Reuters Reports Lower Growth for China Predicted.

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Reuters Reports Lower Growth for China Predicted.

Today is Sunday 20th January 2019 and we are briefly commenting on a report issued by Reuters today on China.

Reuters have just issued a report stating that it expects China to report tomorrow – Monday

“that economic growth cooled to its slowest in 28 years in 2018 amid weakening domestic demand and bruising U.S. tariffs, adding pressure on Beijing to roll out more support measures to avert a sharper slowdown.”

The report further states that

“analysts polled by Reuters expect the world’s second-largest economy to have grown 6.4 percent in the October-December quarter from a year earlier, slowing from the previous quarter’s 6.5 percent pace and matching levels last seen in early 2009 during the global financial crisis…….. That could pull 2018 gross domestic product (GDP) growth to 6.6 percent, the lowest since 1990 and down from a revised 6.8 percent in 2017.”

Whilst it is expected that China’s Government will intervene with various forms of stimulus measures most analysts are predicting that the situation is likely to get worse so much so that many are lowering their growth estimates for China to 6.3% this year.

Now we have issued a number of articles and videos in the Inner Sanctum highlighting what Reuters is now reporting. We have also cautioned listeners and subscribers to bear in mind that China represents nearly one third of global growth over the past 10 years and any slowdown in its economy are likely to have quite considerable effects upon much of the rest of the world.

Many of its problems have been easily identified due to the poor and problematic reporting from companies such as Apple and a number of car manufacturers. In addition, shipping figures indicate that China’s imports of a number of crucial raw materials are also down and this does not bode well for the future.

Now that said and in the interest of balance, 6.3% growth is still considerable when compared to that predicted for the US this year at or around 2.5% or other EU economies ay 2% or in some cases lower.

Nevertheless, if the second largest economy in the world is feeling the squeeze, then there is little hope for the rest, unless of course other countries can make up for it. However, a brief look at emerging market economies, the US, the UK, Europe etc its difficult to see where this could come from.

We have previously reported that Vice Premier Liu He is visiting Washington at the end of January to continue trade and tariff talks with the US and indications suggest that the outcome could indeed prove quite positive as both President Xi and President Trump need a political as well as an economic win at this time. However this must also be couched within the framework that even if such a positive agreement comes about and China also adopts stimulus measures – it still does not guarantee a full revival of economic fortunes.

Chen Xingdong, chief China economist at BNP Paribas, said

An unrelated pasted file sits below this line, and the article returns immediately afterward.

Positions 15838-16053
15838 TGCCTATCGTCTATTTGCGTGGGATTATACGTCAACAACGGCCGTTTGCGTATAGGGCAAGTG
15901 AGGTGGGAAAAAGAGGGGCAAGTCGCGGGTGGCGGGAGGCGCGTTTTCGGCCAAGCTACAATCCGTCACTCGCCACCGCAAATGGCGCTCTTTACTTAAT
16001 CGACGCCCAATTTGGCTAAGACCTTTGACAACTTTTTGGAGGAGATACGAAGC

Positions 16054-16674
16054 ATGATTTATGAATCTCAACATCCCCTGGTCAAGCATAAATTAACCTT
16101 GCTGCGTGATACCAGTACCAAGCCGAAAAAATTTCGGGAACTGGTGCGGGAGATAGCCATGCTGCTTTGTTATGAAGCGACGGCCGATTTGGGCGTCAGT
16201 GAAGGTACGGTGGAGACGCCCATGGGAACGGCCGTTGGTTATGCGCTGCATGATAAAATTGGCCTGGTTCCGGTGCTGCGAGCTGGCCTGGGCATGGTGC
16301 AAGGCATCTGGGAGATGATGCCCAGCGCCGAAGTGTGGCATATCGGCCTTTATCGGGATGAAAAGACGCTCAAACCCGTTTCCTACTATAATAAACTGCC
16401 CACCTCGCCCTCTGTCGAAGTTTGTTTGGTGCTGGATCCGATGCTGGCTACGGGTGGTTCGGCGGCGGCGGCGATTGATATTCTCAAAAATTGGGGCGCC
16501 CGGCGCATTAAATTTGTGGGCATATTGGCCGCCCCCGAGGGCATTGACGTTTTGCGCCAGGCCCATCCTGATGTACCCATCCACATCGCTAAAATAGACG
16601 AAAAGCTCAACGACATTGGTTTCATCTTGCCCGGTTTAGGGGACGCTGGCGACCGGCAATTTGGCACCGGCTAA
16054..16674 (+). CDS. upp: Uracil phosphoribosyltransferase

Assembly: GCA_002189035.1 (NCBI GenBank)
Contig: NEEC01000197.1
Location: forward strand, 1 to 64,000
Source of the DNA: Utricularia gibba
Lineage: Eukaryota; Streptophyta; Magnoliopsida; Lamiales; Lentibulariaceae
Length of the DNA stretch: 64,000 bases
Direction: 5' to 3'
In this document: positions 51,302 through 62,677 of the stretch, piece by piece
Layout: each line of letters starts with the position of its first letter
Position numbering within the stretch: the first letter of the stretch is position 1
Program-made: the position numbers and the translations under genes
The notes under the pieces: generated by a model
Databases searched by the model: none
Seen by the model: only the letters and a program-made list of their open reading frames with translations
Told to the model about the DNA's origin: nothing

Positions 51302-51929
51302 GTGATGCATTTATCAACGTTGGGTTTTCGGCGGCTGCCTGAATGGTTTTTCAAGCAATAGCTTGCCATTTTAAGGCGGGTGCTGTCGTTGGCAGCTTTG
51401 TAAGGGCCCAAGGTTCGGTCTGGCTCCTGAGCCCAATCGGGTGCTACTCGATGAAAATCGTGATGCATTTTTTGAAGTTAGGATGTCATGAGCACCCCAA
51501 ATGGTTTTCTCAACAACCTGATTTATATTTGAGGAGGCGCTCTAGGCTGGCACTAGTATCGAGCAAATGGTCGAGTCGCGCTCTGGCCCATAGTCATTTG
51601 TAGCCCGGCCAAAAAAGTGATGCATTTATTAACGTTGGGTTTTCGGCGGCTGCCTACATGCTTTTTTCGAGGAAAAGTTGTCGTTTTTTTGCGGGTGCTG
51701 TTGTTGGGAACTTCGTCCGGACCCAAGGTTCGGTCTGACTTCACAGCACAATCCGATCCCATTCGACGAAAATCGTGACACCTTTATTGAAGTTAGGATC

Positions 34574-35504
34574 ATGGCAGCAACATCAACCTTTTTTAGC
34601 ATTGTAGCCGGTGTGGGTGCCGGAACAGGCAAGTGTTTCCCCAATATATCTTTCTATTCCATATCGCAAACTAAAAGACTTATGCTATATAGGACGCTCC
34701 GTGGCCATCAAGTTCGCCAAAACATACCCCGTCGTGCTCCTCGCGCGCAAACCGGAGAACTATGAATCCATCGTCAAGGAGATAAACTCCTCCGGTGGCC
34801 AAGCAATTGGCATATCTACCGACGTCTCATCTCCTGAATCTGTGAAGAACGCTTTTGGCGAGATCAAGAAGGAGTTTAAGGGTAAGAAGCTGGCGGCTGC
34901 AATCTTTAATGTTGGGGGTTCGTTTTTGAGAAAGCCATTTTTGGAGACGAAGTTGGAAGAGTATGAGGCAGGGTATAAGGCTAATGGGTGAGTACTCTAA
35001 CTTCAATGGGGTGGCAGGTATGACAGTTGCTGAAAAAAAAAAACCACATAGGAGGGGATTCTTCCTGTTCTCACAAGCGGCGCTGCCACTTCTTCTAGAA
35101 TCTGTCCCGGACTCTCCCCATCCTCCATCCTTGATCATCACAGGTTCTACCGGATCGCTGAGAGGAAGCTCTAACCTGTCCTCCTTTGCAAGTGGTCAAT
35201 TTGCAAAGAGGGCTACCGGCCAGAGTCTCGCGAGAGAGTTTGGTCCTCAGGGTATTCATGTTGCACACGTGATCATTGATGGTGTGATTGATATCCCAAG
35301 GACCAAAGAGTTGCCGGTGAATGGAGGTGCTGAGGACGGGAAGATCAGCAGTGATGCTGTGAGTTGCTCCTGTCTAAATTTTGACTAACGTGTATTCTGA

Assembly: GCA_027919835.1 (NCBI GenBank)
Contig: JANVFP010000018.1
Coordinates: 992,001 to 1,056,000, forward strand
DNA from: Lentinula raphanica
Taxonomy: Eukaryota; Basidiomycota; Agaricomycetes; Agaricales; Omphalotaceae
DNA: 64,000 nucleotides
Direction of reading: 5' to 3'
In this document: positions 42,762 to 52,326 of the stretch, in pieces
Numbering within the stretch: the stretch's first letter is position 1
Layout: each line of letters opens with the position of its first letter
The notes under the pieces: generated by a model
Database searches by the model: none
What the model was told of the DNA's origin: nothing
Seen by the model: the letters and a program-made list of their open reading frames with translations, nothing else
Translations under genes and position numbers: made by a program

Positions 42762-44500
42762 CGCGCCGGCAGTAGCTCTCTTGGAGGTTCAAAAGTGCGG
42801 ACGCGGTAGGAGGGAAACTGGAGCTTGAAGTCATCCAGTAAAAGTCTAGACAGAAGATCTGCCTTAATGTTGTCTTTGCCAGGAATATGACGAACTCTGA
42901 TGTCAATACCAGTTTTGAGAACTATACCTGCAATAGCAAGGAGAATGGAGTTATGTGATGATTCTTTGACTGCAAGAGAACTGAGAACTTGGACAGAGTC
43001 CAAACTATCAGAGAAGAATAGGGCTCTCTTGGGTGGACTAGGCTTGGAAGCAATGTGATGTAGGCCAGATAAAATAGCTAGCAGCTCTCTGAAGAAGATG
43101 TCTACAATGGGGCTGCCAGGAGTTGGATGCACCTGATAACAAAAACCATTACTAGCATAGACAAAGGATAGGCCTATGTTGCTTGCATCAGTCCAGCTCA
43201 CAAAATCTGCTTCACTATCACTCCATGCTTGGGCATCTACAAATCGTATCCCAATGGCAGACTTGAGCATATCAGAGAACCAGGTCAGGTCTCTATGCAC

“investors should not expect the latest round of stimulus to produce similar results as during the 2008-09 global crisis, when Beijing’s huge spending package quickly boosted growth….What China can really do this year is to prevent deflation, prevent a recession and a hard landing in the economy,”

To help achieve this, Chinese policymakers have fast-tracked construction projects and cut taxes and some import duties to spur demand. The Central Bank has also cut the amount of reserves that banks need to set aside as reserves five times over the past year. These measures are likely to increase in 2019 including the prospect of further tax cuts and more Government spending on infrastructure to be announced at its annual Parliament meeting in March.

Either way, China though having an alleged robust economy is clearly under pressure and any reduction in its demand for raw materials or any reduction in its populations spending power will not prove positive for Chinese demand for gold and silver, unless of course investors take fright by these move and transfer funds from equities and corporate bonds towards precious metals. We shall have to wait and see what the formal announcement states tomorrow and what the repercussions from it will be.


By |January 20th, 2019|


  1. cabadejo 21st January 2019 at 12:04 am

    i do not believe that the demand for gold in China has anything to do with the GDP other than if the GDP evaporated. Gold is a central pillar of the multi-year plan. China buys what she can at the lowest prices she can. The limit on gold buying is on the supply side. China could buy up all the silver in the world in a heart beat. The supposed billion ounce stockpile of silver when David Morgan spoke of several months ago amounts to less than $16 billion which is not even pocket change.

    • Illuminati Silver 23rd January 2019 at 7:25 pm

      Indeed it is. With regards to silver do you not think that China is really only buying it for its industrial usages and purchase gold as its ‘monetary metal’?

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